The recent increase in ransomware attacks has Internet users on their toes. These malicious software programs encrypt a victim’s files, holding them hostage until a ransom is paid. Both individuals and businesses have fallen prey to these attacks, leading to significant financial and data losses. But why are these attacks becoming more frequent, and how can you shield yourself from them?
Why the surge in ransomware attacks?
As with all Internet scams, the main motivation behind ransomware is extracting lucrative payments. But, several recent developments have made these operations even more profitable and easier to execute. The two main ones are:
1. Expanding attack surface
Most modern businesses cannot function without the Internet and IoT devices. Even a small local pet shop will have some form of online system to track payments, handle invoices, etc. With that, there is more opportunity than ever for bad guys to exploit vulnerabilities.
Due to the sensitivity of encrypted data, victims are willing to pay large sums to regain access. So, if you couple the expanding attack surface with a significant financial incentive, cybercriminals have no reason not to engage in ransomware operations.
2. Cryptocurrency makes it easier to receive payments
Another relatively recent development is the popularization of cryptocurrencies like Bitcoin. Although it’s not 100% of the time, these currencies can provide attackers with a means of receiving payments anonymously. This makes it difficult for authorities to trace and apprehend them.
Aside from the payment part, the entire ransomware attack process has gotten easier. Ready-made ransomware kits are available on the dark web, allowing even those with limited technical knowledge to launch attacks.
How to protect against ransomware?
While most ransomware headlines involve large companies, it’s not true that hackers wouldn’t target SMBs or even individuals. You’re a target as long as you have data that can be exploited. So, it’s best to take things into your own hands and enhance your ransomware resilience. Here are some quick and effective tips to get started:
Use a VPN to mask your online activity
Encryption is key to keeping your data and communication channels protected from outside threats. A Virtual Private Network (VPN) encrypts your Internet connection, making it harder for hackers to intercept and access your data. Especially when using public Wi-Fi networks, a VPN is essential to ensure your online activities remain private and secure.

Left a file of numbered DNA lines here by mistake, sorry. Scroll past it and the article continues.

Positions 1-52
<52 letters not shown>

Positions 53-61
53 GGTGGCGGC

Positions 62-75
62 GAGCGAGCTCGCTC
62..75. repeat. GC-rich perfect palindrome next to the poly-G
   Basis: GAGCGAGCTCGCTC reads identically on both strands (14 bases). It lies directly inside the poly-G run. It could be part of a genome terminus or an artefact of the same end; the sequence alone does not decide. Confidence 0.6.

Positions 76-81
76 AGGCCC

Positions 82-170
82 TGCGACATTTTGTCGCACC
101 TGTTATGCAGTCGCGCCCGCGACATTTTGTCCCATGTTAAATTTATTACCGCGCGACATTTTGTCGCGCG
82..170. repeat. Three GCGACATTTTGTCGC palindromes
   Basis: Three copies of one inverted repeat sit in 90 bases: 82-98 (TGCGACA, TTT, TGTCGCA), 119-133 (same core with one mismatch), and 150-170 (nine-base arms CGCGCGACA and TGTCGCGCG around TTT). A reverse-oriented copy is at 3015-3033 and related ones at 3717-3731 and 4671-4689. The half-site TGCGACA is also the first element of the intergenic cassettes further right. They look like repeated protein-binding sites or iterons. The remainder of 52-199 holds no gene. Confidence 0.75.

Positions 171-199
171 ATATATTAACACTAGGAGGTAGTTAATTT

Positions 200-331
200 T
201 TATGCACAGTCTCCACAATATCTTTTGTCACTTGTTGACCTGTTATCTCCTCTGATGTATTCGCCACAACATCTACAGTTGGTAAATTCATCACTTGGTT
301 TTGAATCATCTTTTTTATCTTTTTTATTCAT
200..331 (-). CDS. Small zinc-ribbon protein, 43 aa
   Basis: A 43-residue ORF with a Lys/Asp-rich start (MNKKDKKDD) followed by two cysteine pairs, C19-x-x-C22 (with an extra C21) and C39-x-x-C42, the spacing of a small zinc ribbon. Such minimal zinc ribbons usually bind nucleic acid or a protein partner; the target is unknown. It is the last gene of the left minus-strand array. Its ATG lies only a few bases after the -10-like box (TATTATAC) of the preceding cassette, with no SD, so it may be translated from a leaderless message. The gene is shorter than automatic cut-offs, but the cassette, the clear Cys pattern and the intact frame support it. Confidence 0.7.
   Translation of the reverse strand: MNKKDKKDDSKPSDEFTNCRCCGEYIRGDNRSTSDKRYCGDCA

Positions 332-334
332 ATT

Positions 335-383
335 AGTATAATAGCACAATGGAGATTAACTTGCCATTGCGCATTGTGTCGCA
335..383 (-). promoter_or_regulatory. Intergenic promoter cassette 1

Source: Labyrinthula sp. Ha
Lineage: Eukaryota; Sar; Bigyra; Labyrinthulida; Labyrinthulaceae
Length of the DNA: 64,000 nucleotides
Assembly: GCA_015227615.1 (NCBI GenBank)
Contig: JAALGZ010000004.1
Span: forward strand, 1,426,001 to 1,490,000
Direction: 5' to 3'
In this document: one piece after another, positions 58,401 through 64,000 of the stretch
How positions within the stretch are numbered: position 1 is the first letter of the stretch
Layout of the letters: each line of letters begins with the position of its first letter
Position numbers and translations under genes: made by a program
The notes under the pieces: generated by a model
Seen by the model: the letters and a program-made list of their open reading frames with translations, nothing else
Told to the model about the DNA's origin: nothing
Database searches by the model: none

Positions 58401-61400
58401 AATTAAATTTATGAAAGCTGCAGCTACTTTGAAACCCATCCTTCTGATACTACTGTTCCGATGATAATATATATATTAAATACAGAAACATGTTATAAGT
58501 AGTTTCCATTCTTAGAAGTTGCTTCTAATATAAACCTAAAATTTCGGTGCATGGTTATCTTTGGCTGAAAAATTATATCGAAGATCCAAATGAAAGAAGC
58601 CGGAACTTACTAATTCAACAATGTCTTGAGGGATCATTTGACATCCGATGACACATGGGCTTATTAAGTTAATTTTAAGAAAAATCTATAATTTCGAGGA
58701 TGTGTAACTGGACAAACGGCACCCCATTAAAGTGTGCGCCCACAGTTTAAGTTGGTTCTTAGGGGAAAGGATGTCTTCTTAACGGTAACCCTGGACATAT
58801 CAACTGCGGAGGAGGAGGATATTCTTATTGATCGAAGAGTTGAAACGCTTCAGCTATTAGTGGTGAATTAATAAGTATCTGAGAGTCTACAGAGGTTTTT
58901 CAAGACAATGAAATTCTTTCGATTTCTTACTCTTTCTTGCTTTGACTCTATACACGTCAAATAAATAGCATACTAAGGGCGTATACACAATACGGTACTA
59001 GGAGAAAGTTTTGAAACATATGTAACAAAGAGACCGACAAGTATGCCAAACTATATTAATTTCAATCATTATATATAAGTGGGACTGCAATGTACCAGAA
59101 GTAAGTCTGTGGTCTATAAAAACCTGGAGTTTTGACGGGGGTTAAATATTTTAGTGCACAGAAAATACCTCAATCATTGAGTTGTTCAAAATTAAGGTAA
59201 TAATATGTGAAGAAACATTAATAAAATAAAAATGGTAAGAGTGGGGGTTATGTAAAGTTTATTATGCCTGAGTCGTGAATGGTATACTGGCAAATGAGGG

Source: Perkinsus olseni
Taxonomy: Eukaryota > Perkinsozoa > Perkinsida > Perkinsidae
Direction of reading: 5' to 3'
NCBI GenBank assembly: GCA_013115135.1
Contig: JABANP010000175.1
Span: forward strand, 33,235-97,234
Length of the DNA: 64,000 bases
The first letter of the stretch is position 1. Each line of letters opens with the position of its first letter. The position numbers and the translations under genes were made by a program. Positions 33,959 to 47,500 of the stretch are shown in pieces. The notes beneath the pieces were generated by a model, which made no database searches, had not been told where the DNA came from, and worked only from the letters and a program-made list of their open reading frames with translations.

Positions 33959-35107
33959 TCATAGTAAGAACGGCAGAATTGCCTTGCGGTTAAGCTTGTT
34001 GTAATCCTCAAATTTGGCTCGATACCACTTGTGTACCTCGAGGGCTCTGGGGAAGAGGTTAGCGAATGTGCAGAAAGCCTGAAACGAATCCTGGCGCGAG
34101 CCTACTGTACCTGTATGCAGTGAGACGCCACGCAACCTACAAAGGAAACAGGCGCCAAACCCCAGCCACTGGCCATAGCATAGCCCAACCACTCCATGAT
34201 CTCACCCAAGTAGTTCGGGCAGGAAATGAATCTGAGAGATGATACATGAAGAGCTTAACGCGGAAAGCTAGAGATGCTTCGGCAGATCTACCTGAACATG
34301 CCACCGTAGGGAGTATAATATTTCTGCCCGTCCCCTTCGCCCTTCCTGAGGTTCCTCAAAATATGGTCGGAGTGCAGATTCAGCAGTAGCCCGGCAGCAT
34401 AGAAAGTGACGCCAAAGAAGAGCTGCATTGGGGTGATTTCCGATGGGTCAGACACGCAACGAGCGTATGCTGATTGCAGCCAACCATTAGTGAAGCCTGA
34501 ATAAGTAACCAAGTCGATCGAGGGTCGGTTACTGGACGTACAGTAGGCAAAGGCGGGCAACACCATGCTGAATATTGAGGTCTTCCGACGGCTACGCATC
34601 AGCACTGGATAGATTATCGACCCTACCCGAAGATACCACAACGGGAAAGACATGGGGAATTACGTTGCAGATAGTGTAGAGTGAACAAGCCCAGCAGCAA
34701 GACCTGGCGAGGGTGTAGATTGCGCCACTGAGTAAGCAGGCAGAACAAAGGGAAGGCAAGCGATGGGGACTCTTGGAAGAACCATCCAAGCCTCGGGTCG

Ransomware operators will only have the upper hand if you are desperate to retrieve the data they’ve encrypted. That’s why it’s important to regularly back up all essential data. Backups should be stored in a location not connected to your main network, such as an external hard drive or a cloud service with strong encryption. This way, if you’re hit with ransomware, you can restore your data without paying the ransom.
Update and Patch Regularly
Cybercriminals often exploit known vulnerabilities in software. In turn, software developers regularly release patches to address these vulnerabilities and protect their user base. Keeping your operating system, software, and applications updated reduces the risk of an attack.
Educate and train
For businesses, it’s crucial to provide employees with regular training on cybersecurity best practices. Many ransomware attacks begin with a simple phishing email. If employees can recognize and report these threats, it can prevent potential breaches. Always be cautious when opening emails from unknown senders or clicking on unfamiliar links. If something seems off, it’s better to be safe and avoid it.
Adopt secure password-sharing apps
Sharing passwords via email or text can expose sensitive information to potential threats. Instead, use secure password-sharing apps that encrypt your passwords and allow you to share access without revealing the password.
The rise in ransomware attacks is a pressing concern. However, individuals and businesses can significantly reduce their risk by understanding the reasons behind this surge and taking proactive measures.